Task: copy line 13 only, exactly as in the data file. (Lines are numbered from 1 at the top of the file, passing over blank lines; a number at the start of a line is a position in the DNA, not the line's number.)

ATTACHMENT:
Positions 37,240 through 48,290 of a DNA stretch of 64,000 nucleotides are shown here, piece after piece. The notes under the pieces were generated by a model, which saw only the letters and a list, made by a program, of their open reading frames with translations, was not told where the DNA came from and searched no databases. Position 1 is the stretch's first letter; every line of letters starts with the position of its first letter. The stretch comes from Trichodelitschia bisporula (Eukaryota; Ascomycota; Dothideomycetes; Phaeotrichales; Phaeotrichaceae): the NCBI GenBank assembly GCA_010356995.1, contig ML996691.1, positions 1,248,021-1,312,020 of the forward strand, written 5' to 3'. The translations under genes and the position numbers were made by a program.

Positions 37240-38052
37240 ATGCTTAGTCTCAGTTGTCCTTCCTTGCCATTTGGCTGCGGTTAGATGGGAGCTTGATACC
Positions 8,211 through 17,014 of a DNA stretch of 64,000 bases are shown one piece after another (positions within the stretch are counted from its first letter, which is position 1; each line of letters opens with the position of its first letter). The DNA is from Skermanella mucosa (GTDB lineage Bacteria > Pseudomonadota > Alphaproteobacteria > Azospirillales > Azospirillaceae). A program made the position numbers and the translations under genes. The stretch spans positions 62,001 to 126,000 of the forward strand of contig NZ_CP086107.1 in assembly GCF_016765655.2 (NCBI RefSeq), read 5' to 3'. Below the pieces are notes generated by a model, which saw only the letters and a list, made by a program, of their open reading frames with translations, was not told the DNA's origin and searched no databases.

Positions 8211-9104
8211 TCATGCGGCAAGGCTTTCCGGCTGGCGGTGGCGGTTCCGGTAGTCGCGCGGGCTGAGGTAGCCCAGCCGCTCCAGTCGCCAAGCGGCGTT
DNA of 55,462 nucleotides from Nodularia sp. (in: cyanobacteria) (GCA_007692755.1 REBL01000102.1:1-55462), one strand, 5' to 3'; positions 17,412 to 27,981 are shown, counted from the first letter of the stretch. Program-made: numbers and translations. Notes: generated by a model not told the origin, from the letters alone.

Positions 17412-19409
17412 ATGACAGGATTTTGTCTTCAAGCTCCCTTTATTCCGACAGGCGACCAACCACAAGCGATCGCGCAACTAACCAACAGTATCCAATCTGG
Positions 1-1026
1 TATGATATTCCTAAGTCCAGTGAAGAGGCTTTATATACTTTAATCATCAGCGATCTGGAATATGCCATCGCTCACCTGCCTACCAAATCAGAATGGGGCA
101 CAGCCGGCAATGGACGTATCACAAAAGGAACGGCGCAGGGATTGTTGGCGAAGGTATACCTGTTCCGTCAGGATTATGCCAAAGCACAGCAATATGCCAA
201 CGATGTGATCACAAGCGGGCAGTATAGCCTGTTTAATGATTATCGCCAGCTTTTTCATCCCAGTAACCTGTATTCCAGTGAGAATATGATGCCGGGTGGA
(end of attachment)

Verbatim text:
201 CGATGTGATCACAAGCGGGCAGTATAGCCTGTTTAATGATTATCGCCAGCTTTTTCATCCCAGTAACCTGTATTCCAGTGAGAATATGATGCCGGGTGGA